He said Libyans, Africans and Europeans had been on board.

'No terror act'

"We have definitely ruled out the theory that the crash was the result of an act of terrorism," Zidan said.

Libya's Afriqiyah Airways said the aircraft was coming in to land when it crashed just one metre off the runway.

Libyan state television showed footage of a large field scattered with small and large pieces of plane debris and dozens of police and rescue workers with surgical masks and gloves.

Recent air crashes


 10 April 2010: Plane carrying Polish president, his wife and 94 others - including much of Poland's political establishment - crashes in western Russia, killing all on board.

 30 June 2009: Plane belonging to Yemeni state airline crashes off Indian Ocean archipelago of Comoros with 153 people on board. A 13-year-old girl survives.

 1 June 2009: Air France Airbus plane travelling from Rio de Janeiro to Paris disappears in the Atlantic with 228 people on board.

 20 May 2009: Indonesian army C-130 Hercules transport plane crashes into a village on eastern Java, killing at least 97 people.

 12 February 2009: Plane crashes into a house in Buffalo, New York, killing all 49 people on board and one person on the ground.

Jan Peter Balkenende, the Dutch prime minister, said "several dozen" Dutch citizens died in the accident.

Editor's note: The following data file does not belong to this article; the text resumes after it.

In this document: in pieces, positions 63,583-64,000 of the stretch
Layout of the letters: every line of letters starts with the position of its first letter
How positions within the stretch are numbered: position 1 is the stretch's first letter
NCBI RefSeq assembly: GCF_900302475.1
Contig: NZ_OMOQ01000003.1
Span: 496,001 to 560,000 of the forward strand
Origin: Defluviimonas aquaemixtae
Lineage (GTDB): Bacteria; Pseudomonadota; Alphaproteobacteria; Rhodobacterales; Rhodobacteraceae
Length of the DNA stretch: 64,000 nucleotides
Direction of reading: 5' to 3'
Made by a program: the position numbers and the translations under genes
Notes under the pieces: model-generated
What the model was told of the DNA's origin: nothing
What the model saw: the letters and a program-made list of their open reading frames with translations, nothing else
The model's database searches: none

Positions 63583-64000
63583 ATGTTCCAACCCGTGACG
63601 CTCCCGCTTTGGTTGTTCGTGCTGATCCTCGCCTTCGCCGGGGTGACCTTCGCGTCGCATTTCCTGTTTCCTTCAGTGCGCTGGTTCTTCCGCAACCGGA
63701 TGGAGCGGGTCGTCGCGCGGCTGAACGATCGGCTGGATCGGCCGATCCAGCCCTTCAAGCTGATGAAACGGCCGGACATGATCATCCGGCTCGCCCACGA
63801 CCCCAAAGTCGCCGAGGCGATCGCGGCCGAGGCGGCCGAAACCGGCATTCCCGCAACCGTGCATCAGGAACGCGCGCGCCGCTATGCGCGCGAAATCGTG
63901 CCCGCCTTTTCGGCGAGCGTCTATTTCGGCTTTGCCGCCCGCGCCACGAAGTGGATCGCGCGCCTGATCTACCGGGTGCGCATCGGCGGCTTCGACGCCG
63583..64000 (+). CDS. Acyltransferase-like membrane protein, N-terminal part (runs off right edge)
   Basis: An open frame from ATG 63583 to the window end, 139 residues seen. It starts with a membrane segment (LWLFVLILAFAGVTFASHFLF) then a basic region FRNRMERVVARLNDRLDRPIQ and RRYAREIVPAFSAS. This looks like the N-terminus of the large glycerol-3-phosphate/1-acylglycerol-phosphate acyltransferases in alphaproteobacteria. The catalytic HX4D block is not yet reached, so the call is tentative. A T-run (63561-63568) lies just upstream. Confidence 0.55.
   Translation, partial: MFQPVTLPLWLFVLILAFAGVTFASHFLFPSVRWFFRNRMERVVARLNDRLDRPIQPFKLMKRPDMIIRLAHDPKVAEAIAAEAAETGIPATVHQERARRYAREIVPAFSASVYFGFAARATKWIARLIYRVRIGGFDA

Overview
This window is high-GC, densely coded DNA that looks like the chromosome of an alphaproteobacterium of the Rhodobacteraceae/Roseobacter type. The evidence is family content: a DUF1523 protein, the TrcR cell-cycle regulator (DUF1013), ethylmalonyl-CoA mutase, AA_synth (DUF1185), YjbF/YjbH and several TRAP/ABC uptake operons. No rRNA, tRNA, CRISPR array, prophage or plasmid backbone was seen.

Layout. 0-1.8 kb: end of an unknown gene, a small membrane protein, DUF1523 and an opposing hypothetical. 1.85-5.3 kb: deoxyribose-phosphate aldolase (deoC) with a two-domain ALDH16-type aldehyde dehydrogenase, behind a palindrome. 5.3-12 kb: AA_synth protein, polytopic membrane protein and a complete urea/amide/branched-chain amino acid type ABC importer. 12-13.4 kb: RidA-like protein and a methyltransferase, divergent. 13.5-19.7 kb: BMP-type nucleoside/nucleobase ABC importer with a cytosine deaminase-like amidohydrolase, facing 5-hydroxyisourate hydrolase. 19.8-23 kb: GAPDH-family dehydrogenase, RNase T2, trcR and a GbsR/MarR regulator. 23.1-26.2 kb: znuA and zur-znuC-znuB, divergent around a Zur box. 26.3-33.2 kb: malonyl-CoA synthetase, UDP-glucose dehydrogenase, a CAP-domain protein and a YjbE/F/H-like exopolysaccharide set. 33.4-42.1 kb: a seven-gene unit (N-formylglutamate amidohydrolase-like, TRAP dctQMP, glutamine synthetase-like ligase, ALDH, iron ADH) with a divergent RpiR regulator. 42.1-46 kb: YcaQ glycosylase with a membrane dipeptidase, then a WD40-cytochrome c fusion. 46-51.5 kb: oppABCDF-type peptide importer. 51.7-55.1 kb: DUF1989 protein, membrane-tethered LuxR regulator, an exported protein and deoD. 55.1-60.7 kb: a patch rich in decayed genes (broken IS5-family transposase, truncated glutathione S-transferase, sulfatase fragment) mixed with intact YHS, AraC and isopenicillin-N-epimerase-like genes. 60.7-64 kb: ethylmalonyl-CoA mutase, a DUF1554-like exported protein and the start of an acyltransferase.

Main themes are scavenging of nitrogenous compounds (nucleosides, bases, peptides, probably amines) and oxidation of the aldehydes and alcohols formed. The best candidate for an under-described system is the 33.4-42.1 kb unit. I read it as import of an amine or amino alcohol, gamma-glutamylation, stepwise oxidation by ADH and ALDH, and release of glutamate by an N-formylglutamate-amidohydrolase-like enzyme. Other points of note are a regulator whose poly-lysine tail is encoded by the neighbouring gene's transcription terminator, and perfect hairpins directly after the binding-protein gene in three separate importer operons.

The Dutch tourism federation said 61 Dutch nationals had been on board the plane, travelling in two separate organised tour
groups with a stopover in Tripoli.

Afriqiyah has posted a telephone number on its website for anyone seeking information about passengers.

Al Jazeera's Haru Mutasa, reporting from Johannesburg, where the aircraft departed from, said several South Africans appeared to have been on the plane.

"The airport authority is struggling to get a call centre in place but right now information is sketchy."

Amr El-Kahky, in Al Jazeera's Cairo office, said the weather conditions had been  perfect when the aircraft tried to touch down, with little wind and good visibility.

He also said Afriqiyah had a new fleet of aircraft which was said to be maintained "very well". 

Daniel Hoeltgen, a spokesman for the European Aviation Safety Agency, said Afriqiyah had undergone 10 recent safety inspections at European airports, with no significant safety findings.

French investigators travelled to Tripoli on Wednesday to take part in the probe of the accident, the BEA air accident investigation agency said.

European plane-maker Airbus, which built the aircraft, also said it would dispatch experts as part of the French investigating team, the French-based firm said.

"Airbus will provide full technical assistance to the authorities responsible for the investigation into the accident through the BEA," the company said in a statement.

Wednesday's crash was the deadliest air accident in Libya since December, 1992, when a Libyan Arab Airlines plane crashed near Tripoli airport killing 157 people.